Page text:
By using the scale to white method for colors with high yellow content such as yellow and red, and scale to black for blue, cyan, magenta and green a lower visibility mark can be made with the same detectability. Scaling to white results in the watermark being applied mainly to the dominant colors, and scaling to black implies that the watermark is mainly in the secondary colors.
 When images are printed on an offset press, it is known that there is not a straight line relationship between the digital value of the color at any point in the image and the corresponding amount of ink applied to the paper at that point. This is known as dot gain. FIG. 1A shows the forward dot gain curve. That is the relationship between the digital value of a color and the amount of ink actually applied. FIG. 2B shows a backward dot gain curve. That is, FIG. 2 indicates the value needed in order to get a particular amount of ink on the paper.
 The following is a list of 256 values that generate a curve as shown in FIGS. 1A. That is, the following is a list of 256 positions on the vertical axis for 256 positions (i.e. for 0 to 255) on the horizontal axis.
0 7 12 18 22 26 29 32 34 37 39 42 44 46 48 50 52 54 55 57 59 60 62 64 65 67 68 70 71 73 74 76 77 78 80 81 83 84 85 86 88 89 90 91 93 94 95 96 97 99 100 101 102 103 104 105 106 108 109 110 111 112 113 114 115 116 117 118 119 120 121 122 123 124 125 126 127 128 129 130 131 132 133 134 135 135 136 137 138 139 140 141 142 143 144 144 145 146 147 148 149 150 150 151 152 153 154 155 155 156 157 158 159 160 160 161 162 163 164 164 165 166 167 168 168 169 170 171 171 172 173 174 175 175 176 177 178 178 179 180 181 181 182 183 184 184 185 186 186 187 188 189 189 190 191 191 192 193 194 194 195 196 196 197 198 198 199 200 201 201 202 203 203 204 205 205 206 207 207 208 209 209 210 211 211 212 213 213 214 215 215 216 216 217 218 218 219 220 220 221 222 222 223 224 224 225 225 226 227 227 228 229 229 230 230 231 232 232 233 234 234 235 235 236 237 237 238 238 239 240 240 241 241 242 243 243 244 244 245 246 246 247 247 248 249 249 250 250 251 251 252 253 253 254 254 255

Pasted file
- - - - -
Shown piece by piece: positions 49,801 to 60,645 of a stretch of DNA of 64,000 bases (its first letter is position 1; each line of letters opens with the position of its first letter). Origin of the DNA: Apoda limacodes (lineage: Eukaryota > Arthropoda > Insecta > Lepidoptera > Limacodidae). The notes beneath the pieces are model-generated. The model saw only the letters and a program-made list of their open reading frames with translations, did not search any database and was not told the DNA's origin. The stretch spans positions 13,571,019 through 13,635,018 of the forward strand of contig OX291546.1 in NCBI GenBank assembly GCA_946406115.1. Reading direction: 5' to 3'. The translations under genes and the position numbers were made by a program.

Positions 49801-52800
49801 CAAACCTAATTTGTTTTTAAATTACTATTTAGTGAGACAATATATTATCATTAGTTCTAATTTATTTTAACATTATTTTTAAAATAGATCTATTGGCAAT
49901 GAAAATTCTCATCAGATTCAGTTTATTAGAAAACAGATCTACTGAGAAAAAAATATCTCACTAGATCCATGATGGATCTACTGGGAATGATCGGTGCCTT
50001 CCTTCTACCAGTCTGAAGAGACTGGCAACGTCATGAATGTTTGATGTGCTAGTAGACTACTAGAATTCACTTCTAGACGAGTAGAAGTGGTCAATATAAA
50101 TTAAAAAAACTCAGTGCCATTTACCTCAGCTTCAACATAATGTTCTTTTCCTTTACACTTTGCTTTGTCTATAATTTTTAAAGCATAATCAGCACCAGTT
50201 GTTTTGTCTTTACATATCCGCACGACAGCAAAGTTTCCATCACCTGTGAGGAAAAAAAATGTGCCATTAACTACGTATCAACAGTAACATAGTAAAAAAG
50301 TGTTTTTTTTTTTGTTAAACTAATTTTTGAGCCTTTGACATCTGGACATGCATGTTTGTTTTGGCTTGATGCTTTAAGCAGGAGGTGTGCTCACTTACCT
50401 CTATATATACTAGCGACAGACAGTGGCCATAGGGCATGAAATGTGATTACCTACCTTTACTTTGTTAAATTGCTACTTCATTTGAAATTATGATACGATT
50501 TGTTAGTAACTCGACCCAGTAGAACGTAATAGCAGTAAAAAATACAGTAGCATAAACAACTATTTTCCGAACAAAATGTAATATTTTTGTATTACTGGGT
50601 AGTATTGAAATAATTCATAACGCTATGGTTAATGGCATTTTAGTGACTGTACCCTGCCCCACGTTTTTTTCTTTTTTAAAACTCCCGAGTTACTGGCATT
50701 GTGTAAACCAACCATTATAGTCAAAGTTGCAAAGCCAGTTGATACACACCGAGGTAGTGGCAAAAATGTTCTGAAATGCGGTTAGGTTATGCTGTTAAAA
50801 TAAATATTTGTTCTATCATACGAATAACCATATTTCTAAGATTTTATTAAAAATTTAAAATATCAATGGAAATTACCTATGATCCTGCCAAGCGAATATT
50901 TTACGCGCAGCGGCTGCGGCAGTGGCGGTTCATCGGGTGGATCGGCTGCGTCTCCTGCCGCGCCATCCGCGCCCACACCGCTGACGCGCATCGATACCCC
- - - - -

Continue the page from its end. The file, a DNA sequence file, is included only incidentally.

The following is a list of 256 values that generate the curve shown in FIG. 1B. That is, the following are the vertical values for 256 positions (i.e. 0 to 255) on the horizontal axis.
0 1 1 1 1 1 1 1 2 2 2 2 2 3 3 3 3 3 3 4 4 4 4 5 5 5 5 6 6 6 7 7 7 8 8 9 9 9 10 10 11 11 11 12 12 13 13 14 14 15 15 16 16 17 17 18 19 19 20 20 21 22 22 23 23 24 25 25 26 27 27 28 29 29 30 31 31 32 33 34 34 35 36 36 37 38 39 40 40 41 42 43 44 44 45 46 47 48 49 49 50 51 52 53 54 55 56 57 57 58 59 60 61 62 63 64 65 66 67 68 69 70 71 72 73 74 75 76 77 78 79 80 81 82 83 84 86 87 88 89 90 91 92 93 94 96 97 98 99 100 101 103 104 105 106 107 109 110 111 112 113 115 116 117 118 120 121 122 123 125 126 127 129 130 131 132 134 135 136 138 139 140 142 143 144 146 147 149 150 151 153 154 156 157 158 160 161 163 164 166 167 168 170 171 173 174 176 177 179 180 182 183 185 186 188 189 191 193 194 196 197 199 200 202 203 205 207 208 210 211 213 215 216 218 219 221 223 224 226 228 229 231 233 234 236 238 239 241 243 244 246 248 250 251 253 255
 It is noted that different offset processes produce different amounts of dot gain; however, with most offset processes, the dot gain curve has the shape shown. For some particular offset processes, the actual values may to 50 or 75 percent of the values given above. The values used in any particular application should be the values appropriate for the particular printing process that will be used to print a particular image.
FIG. 4 is a block program flow diagram of a program for the preferred embodiment of the invention. The process begins with an image 401 which is in the CYMK color space. As indicated by block 402, the values for each color in the image are first modified in accordance with the values of the forward dot gain curve. This generates a modified image.